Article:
Marble sculpture of Isis in front of the temple in Stobi - Courtesy of NI Stobi

Project type/s: Archaeological excavation and research at the Roman and Late Roman city of Stobi, Republic of Macedonia and archaeological field school.

Project duration: 2010-present

Location: National Institution Stobi, Republic of Macedonia

The archaeological site: Stobi, capital of the Roman Province Macedonia Secunda (in 6th century CE).

Periods: Roman period (1th – 4th century CE) and Late Roman (5th – 6th century CE).

Excavation Directors: Silvana Blazhevska, Phd in Classical Archaeology (2010-2016); Goce Pavlovski (2017); and Zlatko Kovancaliev (2018-present).

BHFS Field School Coordinator: Dr. Angela Pencheva, BHF Program Director.

Field School Supervisors: Goce Pavlovski (Archaeologist at NI Stobi); Zlatko Kovancaliev (Archaeologist at NI Stobi), Jovan Kovancaliev (Archaeologist at NI Stobi).

BHF contribution: The excavations took place at different locations within the territory of the ancient city of Stobi, including sectors of the area around the Theodosian palace (since 2014), several houses from the Late Antique settlement (2011-2013), eastern Necropolis and the area around the temple of Isis (2010). Involvement of more than 10 team members and visiting specialists and more than 185 volunteers – students; All excavated finds have been cleaned, documented and stored.

BHF project partners: National Institution Stobi (Republic of Macedonia), Queen’s University, (Canada) and Institute of Field Research (USA).

BHF field school: Stobi (The Capital City of Macedonia Secunda) Excavation Project –
https://www.bhfieldschool.org/program/stobi-archaeological-excavations

Site description: The first historic records that mention Stobi are by the Roman historian Titus Livy, and concern the period of the second century BC, when (in 197 BC) the Macedonian King Philip V defeated the Dardanians in the vicinity of Stobi. According to Livy, after the Roman conquests of Macedonia, Stobi became an important center for salt trading. In 69 CE Emperor Vespasian granted Stobi the rank of municipium and the right to mint its own coins. Salt trading and the strategic position between two rivers on the crossroad of the ancient road along the Vardar Valley and the branches of Via Diagonalis and Via Egnatia, brought to the city long-term prosperity between the first and the third centuries CE. Several monumental buildings in Stobi are dated to this period: the Theater, the first City Wall, the Gate of Heraclea, part of the Forum Romanorum, Casa Romana, the Synagogue and the water supply system. In 267/269 CE the city suffered from raids by Goths and Herules. After their devastating attacks, Stobi was rebuilt, but following a different urban model. Most of the ruins visible today belong to buildings dated to this period. In the fourth century CE, Stobi became an important Christian center and seat of mighty bishops. In the fifth and sixth centuries, Stobi was the capital city of the Roman province Macedonia Secunda, but suffered from the raids of Huns, Ostrogoths, Avars and Slavs. An earthquake in 518 CE marked the beginning of the end of urban life in Stobi. Some records mention a small Slav community that settled and lived here in later centuries. The last historical reference regarding Stobi is about the victory of the Byzantine troops over the military crew of Stobi in the eleventh century CE.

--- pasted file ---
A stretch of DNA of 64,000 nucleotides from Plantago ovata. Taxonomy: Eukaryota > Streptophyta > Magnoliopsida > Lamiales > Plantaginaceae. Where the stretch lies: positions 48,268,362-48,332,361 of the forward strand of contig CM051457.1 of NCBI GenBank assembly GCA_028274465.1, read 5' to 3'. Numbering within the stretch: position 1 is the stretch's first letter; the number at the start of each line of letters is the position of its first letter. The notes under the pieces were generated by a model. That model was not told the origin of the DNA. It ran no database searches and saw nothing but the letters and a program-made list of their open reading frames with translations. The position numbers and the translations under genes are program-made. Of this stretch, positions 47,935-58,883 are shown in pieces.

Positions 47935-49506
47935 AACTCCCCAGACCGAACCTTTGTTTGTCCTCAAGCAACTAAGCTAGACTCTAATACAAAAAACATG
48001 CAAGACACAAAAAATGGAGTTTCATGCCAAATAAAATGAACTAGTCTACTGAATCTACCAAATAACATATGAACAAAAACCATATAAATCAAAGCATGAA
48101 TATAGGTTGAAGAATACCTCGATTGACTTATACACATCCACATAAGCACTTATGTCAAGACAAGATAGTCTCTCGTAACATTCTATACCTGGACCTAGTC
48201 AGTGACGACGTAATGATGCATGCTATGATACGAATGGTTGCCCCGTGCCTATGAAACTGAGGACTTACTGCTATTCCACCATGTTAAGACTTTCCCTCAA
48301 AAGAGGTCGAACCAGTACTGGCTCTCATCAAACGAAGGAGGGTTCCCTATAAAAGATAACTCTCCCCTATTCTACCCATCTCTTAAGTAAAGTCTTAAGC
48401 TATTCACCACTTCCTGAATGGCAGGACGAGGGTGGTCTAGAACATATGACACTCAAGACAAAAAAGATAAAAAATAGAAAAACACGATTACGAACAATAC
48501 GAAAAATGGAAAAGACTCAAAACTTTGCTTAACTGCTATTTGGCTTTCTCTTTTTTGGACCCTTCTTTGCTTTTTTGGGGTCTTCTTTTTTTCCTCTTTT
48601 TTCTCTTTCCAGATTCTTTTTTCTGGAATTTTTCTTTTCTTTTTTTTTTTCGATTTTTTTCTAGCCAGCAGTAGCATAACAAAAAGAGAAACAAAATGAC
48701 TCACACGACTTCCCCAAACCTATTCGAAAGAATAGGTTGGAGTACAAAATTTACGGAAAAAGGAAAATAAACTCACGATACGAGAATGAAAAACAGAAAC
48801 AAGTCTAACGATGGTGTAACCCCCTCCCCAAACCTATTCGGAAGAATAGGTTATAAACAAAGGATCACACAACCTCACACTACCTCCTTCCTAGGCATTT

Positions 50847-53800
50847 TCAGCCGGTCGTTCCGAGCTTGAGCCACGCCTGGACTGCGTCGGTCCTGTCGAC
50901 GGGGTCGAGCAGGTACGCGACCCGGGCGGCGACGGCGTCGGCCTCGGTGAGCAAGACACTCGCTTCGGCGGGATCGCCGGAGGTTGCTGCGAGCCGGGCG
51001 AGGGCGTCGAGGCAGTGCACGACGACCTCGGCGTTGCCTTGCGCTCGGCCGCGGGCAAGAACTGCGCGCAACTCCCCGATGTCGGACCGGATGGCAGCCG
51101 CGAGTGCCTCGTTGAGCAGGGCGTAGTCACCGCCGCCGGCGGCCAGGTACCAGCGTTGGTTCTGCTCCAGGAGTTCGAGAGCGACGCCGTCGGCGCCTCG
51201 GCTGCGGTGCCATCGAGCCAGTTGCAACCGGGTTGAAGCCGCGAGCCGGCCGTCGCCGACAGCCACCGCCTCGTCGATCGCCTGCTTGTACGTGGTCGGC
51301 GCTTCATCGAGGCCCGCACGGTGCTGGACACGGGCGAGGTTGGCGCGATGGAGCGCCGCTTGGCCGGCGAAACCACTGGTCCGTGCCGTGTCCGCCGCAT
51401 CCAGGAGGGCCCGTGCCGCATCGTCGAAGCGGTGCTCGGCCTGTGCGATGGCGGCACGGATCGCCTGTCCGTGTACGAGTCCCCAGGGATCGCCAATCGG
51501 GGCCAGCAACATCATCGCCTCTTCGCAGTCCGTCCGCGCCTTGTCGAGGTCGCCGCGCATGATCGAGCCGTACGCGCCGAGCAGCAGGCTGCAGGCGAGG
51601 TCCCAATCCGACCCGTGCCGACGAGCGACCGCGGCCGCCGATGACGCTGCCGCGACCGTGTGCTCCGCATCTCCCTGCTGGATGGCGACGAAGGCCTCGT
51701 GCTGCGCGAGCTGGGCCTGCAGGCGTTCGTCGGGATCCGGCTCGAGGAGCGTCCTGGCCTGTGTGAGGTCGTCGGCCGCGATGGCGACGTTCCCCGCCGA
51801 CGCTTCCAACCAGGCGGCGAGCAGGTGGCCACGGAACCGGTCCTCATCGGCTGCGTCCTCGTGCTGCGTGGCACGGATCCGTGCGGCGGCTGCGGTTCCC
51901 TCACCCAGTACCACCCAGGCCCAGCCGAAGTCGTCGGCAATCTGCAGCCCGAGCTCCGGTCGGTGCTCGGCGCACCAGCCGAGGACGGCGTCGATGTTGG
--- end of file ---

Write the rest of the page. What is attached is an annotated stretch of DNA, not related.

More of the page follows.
History of Excavations:

The first reported excavations in Stobi started during the World War I by German officers and the archaeologist F. Krischen. Between 1923 and 1940, the excavations were directed by Balduin Saria, R. Eger, Kj. Truhelka, V. Petkovic, J. Petrovic, and Dj. Mano-Zissi from the National Museum, Serbia. From 1955 to 1969, the Archaeological Museum of Skopje and the Agency for Protection of Monuments of Culture, Macedonia were in charge for the further archaeological research. In the timeframe of 1970 until 1980, the excavations were directed by Dj. Mano-Zissi and J. Wiseman – the Museum of Veles, Macedonia, University of Austin, Texas, and later Boston University – both of the USA. Some rescue excavations in the nineties (1992 – 1995) were conducted by the Agency for Protection of Monuments of Culture, Macedonia. Since 2008, a large-scale excavation campaign has aimed to complete the excavation of all the buildings that were only partly unearthed and to uncover new areas of the site. The National Institution Stobi was formed as independent state institution in 2010 and since then has successfully finalized numerous of archaeological and conservation projects (see: http://www.stobi.mk/).

GALLERY